ii. If there is neither a Seidemann, Mulnick, last refinery audiogram for a present employee, nor an OMR audiogram to use for comparison purposes, then for purposes of this Agreement, the parties agree to use an audiogram taken by Dr. Michael Seidemann to determine if an individual meets the criteria set forth herein. The cost of this audiogram will be split by the parties to this Agreement.
Resolving the legal issue of the interpretation to be given to the terms of the settlement agreement, the trial court, agreeing with Tate Lyle, held that the agreement allowed for the settlement of any remaining plaintiff who established the following two criteria: (i) at least ten years of employment at Tate Lyle's Arabi refinery, and (ii) a hearing loss of twenty decibels or more as established by an audiogram. As Tate Lyle emphasizes, all of the one hundred and five plaintiffs at issue satisfied both these criteria; they all had both ten years of employment and an audiogram showing at least twenty decibels of hearing loss before their last date of employment at the Arabi refinery.
In rejecting Continental's argument that the settlement agreement required more in terms of the particular type of audiogram, the trial court reasoned that Continental was seeking to impose its interpretation of the agreement and that "Continental's understanding of the settlement agreement is contrary to the principle of contractual interpretation in discerning the intent of the parties." See Duet v. Lucky, 621 So.2d 168 (La.App. 4th Cir.1993) (holding that an insurer lacked standing to raise the issue of the intent of the parties to the settlement agreement to which it was not a party); see also Sumrall v. Bickham, 03-1252 (La.App. 1 Cir. 9/8/04), 887 So.2d 73. For these reasons, the trial court rejected Continental's interpretation of the settlement agreement regarding the type of audiogram required.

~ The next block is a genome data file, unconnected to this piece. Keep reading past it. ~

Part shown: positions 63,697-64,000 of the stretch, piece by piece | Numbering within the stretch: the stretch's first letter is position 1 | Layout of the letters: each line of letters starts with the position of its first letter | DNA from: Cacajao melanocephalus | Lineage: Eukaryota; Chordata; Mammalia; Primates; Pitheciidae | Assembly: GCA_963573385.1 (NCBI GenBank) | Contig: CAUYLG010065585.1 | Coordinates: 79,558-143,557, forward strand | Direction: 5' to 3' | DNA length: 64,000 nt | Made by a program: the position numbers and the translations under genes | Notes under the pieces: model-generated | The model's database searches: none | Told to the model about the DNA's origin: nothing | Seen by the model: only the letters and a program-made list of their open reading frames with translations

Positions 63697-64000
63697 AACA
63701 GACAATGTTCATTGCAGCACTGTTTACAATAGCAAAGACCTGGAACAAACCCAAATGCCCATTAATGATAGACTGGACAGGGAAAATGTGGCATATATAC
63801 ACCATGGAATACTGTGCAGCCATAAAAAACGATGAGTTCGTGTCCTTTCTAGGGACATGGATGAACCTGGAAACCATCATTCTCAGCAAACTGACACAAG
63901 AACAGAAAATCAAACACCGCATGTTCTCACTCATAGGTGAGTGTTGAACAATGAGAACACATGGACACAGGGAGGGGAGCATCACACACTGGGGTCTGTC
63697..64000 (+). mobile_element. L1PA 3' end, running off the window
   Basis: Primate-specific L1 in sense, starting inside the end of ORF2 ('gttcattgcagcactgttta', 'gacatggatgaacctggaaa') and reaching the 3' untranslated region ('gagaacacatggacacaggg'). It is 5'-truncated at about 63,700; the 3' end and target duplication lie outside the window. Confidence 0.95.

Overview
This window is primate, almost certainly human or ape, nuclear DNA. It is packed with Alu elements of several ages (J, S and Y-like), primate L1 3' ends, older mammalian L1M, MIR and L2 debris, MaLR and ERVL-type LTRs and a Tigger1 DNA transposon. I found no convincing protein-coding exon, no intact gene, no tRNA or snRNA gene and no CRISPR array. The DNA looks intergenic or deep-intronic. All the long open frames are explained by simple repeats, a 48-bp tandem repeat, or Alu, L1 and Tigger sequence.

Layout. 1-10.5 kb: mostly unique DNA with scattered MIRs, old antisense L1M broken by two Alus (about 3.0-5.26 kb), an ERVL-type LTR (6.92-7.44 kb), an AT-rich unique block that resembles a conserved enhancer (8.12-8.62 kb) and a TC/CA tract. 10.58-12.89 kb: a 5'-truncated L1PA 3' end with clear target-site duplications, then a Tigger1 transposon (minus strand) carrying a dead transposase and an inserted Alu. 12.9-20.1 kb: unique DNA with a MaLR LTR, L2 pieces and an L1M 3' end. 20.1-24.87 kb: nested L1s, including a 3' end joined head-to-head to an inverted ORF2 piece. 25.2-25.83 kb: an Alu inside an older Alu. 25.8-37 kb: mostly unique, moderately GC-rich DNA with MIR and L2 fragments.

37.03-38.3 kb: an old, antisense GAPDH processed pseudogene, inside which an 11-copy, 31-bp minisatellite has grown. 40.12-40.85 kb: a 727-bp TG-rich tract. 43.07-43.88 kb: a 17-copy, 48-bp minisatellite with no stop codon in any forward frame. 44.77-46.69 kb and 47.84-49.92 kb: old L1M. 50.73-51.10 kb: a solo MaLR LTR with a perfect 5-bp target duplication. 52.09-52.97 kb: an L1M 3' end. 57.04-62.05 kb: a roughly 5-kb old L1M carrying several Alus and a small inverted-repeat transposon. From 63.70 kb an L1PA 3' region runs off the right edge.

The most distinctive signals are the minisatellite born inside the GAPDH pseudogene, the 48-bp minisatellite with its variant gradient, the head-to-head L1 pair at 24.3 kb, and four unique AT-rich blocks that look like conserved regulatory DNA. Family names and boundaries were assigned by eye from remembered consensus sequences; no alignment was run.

The trial court's interpretation of the settlement agreement is supported by the testimony of Tate Lyle's corporate representative, Ms. Claypool. She testified that her understanding as to the settlement criteria was that "[e]ach claimant would have to have . . . proof of ten years of service" and "also have to have an audiogram that showed at least a 20 dB loss or greater."
The trial court's interpretation is also supported by the conduct of the parties to the settlement agreement. See La.C.C. art. 2053 (providing that "[a] doubtful provision must be interpreted in light of the nature of the contract, equity, usages, the conduct of the parties before and after the formation of the contract, and of other contracts of a like nature between the same parties.") As this court has recognized, "[a] good way to determine what the parties to a contract intended is to look at the method in which the contract is performed, particularly if done consistently over and over again for a period of time." Barbe v. A.A. Harmon Co., 94-2433, 94-2424, p. 15 (La.App. 4 Cir. 1/7/98), 705 So.2d 1210, 1220. In this case, Tate Lyle and the plaintiffs consistently have interpreted the settlement agreement as allowing the settlement of the claim of any plaintiff having at least ten years of employment and a hearing loss of twenty decibels or more.
Finding no error in the trial court's interpretation of the settlement agreement, we turn to Continental's argument regarding the reasonableness of the settlement of the remaining plaintiffs' claims. Continental argues, as it did with the other settlements, that Tate Lyle failed to make an individualized analysis of any of the remaining plaintiffs' claims. It also argues that the settlement criteria were biased and skewed. It bases the latter argument on Dr. Seidemann's testimony that the settlement criteria were biased and skewed so as to lead to a finding of more severe hearing losses and thus to increase the number of plaintiffs qualifying for settlement. For this reason, Continental contends the settlements were not made in good faith. Tate Lyle counters that the hearing loss criteria that were adopted as part of the settlement agreement were the result of a compromise between Tate Lyle and the plaintiffs' counsel. Tate Lyle also points out that Dr. Seidemann conceded at trial that he had no opinion as to Tate Lyle's "potential liability," which is the relevant legal standard on which the settlements must be analyzed. It thus contends that Dr. Seidemann's testimony was irrelevant.